Code for Heaven

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New Knowledge Log – 06

Interpolated Strings

It’s a C# 6 feature that helps build strings more easily. Every part of code that is enclosed within curly braces {} will be replaced with result of calling on it .ToString() method.


Interpolated strings may be used with verbatim @ syntax. $ must appear before the @ token.

For more details: LINK

Using D3 axis without reference to the view

If I wanted to append D3 axis in a standard way, I would have to know in the method precise element selector where this axis should be displayed.'#axis-container').call(xAxis);

Since that magic string makes code less maintainable and reusable, I decided to make it following way:

var holder = document.createElement('g');;

return holder.innerHTML;

In the example above, first I create a fictional element, on which I call axis function. Then I return content of the element holder . Because the code above is part of a function that updates ko.observable, which is binded with html keyword it updates the dom with axis I want.

jQuery attr calls tolowercase on attribute’s name

I wanted to apply viewBox and preserveAspectRatio attributes to SVG element in my DOM from Javascript script that sets initial attributes to several DOM elements. To select proper element I used jQuery selector. What appeared later is that

svg.attr('viewBox', "0 0 " + width + " " + height);
svg.attr('preserveAspectRatio', 'xMinYMin meet');

resulted in adding attributes written with lowercase. This unfortunately left elements unaffected and unaware of their attributes as they had to be written in camel case. To solve this, I simply used normal JS selector getElementById and then used setAttribute method:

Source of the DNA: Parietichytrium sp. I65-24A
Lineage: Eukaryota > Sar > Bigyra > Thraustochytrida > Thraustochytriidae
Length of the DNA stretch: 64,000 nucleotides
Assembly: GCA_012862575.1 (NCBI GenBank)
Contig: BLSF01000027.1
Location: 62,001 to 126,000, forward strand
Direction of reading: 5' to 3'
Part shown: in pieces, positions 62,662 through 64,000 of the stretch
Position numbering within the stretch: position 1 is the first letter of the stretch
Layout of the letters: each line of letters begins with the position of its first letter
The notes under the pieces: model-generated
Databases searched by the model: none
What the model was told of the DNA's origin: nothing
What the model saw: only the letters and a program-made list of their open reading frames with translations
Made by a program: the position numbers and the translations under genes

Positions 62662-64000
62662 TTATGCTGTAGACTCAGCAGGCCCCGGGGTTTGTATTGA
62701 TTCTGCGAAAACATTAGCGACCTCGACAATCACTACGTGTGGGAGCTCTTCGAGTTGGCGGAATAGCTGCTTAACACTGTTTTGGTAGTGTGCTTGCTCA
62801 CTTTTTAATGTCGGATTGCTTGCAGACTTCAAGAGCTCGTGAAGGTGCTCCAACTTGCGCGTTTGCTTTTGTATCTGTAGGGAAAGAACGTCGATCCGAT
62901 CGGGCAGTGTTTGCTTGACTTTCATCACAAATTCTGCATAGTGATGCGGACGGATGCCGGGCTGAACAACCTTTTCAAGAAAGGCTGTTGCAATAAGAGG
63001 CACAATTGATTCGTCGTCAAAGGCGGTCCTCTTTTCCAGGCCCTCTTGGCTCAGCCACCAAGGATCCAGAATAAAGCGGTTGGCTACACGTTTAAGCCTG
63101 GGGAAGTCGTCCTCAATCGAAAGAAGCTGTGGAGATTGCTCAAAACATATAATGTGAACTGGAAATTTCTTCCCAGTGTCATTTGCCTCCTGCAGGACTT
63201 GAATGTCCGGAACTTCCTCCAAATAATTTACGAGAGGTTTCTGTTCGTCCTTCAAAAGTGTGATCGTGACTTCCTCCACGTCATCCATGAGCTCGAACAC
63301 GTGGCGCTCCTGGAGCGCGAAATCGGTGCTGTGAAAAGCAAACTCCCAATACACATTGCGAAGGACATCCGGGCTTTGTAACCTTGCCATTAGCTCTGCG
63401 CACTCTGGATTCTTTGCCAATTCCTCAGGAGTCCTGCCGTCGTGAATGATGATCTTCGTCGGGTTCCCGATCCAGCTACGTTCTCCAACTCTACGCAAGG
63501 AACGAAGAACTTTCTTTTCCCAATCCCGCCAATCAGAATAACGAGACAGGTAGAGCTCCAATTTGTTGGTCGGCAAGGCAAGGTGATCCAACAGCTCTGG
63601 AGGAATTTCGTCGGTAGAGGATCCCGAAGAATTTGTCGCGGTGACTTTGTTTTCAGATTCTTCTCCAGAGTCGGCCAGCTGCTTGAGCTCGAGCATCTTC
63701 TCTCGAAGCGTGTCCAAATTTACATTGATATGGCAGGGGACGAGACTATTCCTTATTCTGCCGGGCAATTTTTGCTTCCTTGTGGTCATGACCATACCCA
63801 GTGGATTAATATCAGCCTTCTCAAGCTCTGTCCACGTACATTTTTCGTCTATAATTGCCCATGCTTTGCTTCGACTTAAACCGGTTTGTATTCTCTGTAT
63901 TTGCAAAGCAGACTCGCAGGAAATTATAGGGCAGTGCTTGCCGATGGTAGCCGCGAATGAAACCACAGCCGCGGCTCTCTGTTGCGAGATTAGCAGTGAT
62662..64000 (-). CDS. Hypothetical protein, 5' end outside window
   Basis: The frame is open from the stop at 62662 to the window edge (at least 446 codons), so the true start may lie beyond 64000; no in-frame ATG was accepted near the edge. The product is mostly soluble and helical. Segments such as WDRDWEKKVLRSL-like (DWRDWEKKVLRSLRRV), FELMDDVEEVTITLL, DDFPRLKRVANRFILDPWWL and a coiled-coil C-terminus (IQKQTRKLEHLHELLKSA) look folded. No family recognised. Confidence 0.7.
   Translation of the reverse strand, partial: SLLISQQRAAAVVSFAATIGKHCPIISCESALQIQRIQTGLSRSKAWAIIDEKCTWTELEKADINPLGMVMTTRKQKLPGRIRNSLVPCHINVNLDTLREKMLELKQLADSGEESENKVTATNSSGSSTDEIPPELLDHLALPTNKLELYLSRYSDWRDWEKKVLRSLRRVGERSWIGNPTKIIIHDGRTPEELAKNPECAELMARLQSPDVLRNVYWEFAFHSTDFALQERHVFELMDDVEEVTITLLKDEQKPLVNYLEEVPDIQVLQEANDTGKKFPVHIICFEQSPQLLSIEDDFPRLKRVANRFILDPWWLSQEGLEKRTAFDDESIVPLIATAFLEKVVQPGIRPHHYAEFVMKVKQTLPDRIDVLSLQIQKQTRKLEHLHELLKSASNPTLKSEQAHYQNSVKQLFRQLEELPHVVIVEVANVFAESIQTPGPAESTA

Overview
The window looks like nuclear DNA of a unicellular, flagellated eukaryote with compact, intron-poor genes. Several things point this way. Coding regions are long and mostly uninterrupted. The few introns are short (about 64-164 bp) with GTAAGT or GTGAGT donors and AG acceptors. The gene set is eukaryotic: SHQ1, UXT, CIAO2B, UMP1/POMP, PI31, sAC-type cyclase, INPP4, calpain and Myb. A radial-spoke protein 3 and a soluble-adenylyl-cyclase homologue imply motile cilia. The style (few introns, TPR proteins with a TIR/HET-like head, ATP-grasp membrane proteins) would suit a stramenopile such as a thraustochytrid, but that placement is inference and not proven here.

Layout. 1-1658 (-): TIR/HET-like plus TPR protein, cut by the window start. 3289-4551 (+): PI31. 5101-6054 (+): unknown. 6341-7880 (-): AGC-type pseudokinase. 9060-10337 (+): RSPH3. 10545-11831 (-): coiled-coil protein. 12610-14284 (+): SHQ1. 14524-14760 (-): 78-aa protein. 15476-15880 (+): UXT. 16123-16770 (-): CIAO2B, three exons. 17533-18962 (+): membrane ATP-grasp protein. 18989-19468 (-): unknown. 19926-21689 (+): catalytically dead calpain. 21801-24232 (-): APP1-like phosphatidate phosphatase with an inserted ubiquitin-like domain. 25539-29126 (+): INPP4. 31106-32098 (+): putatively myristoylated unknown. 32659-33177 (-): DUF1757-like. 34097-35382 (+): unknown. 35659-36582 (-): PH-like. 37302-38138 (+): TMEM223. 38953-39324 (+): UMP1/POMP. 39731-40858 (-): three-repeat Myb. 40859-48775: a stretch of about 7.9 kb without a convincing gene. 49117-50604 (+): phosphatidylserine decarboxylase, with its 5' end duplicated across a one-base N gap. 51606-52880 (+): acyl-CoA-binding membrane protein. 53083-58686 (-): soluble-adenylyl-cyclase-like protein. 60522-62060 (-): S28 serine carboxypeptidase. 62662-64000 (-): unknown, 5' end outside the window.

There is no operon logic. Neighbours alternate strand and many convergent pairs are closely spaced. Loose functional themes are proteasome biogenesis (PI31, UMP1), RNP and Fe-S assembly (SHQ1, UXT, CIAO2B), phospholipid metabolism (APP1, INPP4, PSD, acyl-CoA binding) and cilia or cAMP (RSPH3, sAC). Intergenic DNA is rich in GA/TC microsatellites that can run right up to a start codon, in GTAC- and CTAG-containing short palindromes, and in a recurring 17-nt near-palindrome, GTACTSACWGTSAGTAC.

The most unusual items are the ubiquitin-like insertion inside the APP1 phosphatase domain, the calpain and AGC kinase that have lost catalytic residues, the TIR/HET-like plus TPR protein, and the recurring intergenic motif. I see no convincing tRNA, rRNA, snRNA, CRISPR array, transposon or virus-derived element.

svg.setAttribute('viewBox', "0 0 " + width + " " + height);
svg.setAttribute('preserveAspectRatio', 'xMinYMin meet');

Making SVG scale up to changing size of window

To make SVG preserve it’s ratio and visual while resizing window, you need to apply two attributes to the element:

<svg viewBox="0 0 1133.5 283" preserveAspectRatio="xMinYMin meet">

First two arguments are x and y parameters that set the coordinates of top left corner. If you specify them as negative values, you will sneak outside of the viewport and in this case, you will create a blank margin around graph.

Quoting one of the authors from source below (HERE):

I like to visualize the SVG canvas with a viewBox the same way as Google maps. You can zoom in to a specific region or area in Google maps; that area will be the only area visible, scaled up, inside the viewport of the browser. However, you know that the rest of the map is still there, but it’s not visible because it extends beyond the boundaries of the viewport—it’s being clipped out.

Second two arguments define width and height. Again, I couldn’t put it better than I found in other blog:

  • It specifies a specific region of the canvas spanning from a top left point at (0, 0) to a point at (400, 300).
  • The SVG graphic is then cropped to that region.
  • The region is scaled up (in a zoom-in-like effect) to fill the entire viewport.
  • The user coordinate system is mapped to the viewport coordinate system so that—in this case—one user unit is equal to two viewport units.

Well put and described details can be found HERE and HERE

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